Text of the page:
Abercrombie & Fitch used to be the pinnacle of high-school coolness, with people lining up to spend $90 on a logo-emblazoned hoodie.
Abercrombie’s brand recognition is incredibly strong, and almost any American could describe the way the clothes look or how the stores smell.
But their preppy signature is polarising in a fashion cycle that embraces alternative looks. If punk, goth or grungy looks are cool, then Abercrombie decidely isn’t.
And that can be dangerous in the fickle teen market.
For instance, here’s a main display from competitor American Eagle’s site embracing the “geek chic” trend popularised by actress Zooey Deschanel:
And here’s a display on Abercrombie’s site:
The clothes look unchanged from this 2000 catalogue we saw for sale on eBay:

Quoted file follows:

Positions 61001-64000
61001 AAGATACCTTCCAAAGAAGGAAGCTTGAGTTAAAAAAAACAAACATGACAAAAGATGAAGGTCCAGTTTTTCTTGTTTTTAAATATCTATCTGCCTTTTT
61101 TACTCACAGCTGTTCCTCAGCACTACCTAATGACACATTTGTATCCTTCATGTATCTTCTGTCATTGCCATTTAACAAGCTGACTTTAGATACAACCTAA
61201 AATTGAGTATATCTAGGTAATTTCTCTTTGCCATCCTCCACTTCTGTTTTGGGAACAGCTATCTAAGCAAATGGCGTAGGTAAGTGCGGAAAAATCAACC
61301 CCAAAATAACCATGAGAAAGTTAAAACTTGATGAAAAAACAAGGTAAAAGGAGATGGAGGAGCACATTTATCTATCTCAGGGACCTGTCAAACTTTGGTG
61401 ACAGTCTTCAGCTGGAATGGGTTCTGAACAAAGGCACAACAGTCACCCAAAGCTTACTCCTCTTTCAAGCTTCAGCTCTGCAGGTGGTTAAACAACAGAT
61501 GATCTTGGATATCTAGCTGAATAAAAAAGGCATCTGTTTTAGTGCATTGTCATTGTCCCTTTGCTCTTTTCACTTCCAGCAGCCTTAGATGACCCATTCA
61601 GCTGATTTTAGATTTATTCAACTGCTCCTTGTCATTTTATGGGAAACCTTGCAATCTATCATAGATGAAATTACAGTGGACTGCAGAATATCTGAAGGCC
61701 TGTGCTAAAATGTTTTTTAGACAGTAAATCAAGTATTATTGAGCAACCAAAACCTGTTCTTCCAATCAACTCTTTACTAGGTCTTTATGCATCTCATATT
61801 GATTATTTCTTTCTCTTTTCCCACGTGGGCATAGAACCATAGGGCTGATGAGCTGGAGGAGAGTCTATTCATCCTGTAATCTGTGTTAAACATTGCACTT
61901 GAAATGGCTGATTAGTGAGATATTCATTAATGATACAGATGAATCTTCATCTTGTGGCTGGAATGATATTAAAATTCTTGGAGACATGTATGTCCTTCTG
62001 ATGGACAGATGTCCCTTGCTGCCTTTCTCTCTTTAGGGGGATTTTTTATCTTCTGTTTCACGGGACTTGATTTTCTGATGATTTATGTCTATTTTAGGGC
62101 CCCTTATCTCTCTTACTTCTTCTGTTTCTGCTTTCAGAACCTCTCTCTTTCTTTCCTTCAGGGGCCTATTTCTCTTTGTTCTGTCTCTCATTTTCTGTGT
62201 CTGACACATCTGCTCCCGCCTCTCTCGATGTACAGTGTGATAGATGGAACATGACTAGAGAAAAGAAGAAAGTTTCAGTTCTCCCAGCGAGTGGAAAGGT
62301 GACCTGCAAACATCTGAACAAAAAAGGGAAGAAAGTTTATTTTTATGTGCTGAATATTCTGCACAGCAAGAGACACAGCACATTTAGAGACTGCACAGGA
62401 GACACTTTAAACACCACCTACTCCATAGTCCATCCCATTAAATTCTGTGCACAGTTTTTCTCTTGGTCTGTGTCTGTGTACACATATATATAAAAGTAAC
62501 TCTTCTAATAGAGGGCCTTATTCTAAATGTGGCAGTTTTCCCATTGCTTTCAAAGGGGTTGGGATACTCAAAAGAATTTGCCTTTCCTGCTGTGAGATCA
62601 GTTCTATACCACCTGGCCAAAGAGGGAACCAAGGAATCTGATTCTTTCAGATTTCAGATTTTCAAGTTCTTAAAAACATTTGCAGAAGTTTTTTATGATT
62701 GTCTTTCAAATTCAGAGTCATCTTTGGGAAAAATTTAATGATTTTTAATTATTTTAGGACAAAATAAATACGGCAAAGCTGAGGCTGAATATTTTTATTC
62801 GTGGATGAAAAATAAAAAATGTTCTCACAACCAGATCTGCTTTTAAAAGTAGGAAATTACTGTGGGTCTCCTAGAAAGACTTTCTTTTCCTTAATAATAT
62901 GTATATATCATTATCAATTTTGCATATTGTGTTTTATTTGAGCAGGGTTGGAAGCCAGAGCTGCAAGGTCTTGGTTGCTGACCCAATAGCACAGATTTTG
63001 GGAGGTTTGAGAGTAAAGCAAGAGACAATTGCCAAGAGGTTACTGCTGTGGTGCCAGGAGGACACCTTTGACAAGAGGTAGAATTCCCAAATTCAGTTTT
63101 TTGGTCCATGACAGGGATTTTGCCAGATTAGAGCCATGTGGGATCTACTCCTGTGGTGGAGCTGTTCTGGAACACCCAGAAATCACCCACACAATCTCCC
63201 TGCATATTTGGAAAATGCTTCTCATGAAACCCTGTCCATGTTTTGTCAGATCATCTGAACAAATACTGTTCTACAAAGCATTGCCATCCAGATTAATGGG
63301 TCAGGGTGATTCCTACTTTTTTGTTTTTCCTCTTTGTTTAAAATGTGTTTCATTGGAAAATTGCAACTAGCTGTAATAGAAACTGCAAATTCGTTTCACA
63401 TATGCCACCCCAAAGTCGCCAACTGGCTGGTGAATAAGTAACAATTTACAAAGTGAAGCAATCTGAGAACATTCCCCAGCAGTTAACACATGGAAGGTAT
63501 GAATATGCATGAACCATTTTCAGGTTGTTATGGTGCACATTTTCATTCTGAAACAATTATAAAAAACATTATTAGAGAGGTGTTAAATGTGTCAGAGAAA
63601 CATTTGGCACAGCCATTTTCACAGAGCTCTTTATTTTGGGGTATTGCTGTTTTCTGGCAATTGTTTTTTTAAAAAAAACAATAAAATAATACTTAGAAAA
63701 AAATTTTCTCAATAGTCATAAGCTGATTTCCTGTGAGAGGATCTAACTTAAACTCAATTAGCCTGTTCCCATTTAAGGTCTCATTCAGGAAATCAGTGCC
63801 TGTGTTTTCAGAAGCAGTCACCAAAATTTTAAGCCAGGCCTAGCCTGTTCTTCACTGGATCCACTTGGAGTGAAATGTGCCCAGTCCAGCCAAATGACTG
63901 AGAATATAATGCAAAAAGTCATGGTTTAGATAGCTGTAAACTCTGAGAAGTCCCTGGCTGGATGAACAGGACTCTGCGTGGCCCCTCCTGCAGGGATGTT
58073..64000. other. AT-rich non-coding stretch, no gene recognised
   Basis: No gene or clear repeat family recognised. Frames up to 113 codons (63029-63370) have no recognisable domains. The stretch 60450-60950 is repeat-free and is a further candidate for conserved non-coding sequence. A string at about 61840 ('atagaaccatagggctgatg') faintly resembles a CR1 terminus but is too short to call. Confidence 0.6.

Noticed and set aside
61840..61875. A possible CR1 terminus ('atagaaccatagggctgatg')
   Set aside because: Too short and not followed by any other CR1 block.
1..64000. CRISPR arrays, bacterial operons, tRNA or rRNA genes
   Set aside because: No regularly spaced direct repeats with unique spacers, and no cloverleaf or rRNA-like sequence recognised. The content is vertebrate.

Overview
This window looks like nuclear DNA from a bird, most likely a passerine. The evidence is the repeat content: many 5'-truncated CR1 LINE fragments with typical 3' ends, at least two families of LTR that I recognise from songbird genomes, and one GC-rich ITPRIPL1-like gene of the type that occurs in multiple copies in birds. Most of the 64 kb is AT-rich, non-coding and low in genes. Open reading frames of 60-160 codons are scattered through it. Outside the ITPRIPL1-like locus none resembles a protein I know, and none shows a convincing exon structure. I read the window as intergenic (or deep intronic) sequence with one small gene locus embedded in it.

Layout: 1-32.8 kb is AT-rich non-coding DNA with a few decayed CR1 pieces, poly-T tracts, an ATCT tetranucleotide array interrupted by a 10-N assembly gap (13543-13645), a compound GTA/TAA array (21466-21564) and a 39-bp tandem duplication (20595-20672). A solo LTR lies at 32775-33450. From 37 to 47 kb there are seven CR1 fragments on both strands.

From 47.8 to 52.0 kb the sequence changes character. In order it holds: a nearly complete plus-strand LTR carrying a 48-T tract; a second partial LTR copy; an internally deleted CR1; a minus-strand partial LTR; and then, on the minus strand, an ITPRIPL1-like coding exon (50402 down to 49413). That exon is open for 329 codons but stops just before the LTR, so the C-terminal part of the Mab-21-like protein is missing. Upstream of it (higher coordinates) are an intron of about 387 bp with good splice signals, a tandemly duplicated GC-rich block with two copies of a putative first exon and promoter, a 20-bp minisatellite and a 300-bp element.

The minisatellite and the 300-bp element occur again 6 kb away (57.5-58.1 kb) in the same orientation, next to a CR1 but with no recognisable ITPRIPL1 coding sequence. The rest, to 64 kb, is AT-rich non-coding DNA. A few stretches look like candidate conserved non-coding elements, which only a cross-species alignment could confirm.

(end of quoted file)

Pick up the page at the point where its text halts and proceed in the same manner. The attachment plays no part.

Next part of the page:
In a world where motorcycle jackets, funky glasses and skull bracelets are popular, Abercrombie can’t succeed.
John Jannuzzi at four-pins.com even wrote a “nostalgic” essay about when people used to wear Abercrombie & Fitch hoodies. At one point, Jannuzzi owned 20 of them:
“Rarely a day went by, regardless of the heat, that I didn’t wear one of those guys. My Christmas money, birthday money and allowance disappeared at such alarming rates, that my father intervened. Ultimately, I was told that I was being irresponsible, which is true, and as a result was forced to begrudgingly part ways with my beloved hoodie collection. I was allowed to keep a couple before being deported from Connecticut to college.”
LFO’s 1999 song Summer Girls, which said “I like girls who wear Abercrombie & Fitch,” and helped launch the brand, is now considered vintage.
And a quick Twitter search of Abercrombie reveals sentiments like this one:
Is Abercrombie in desperate need of reinvention? Or should they just wait out the current fashion cycle?
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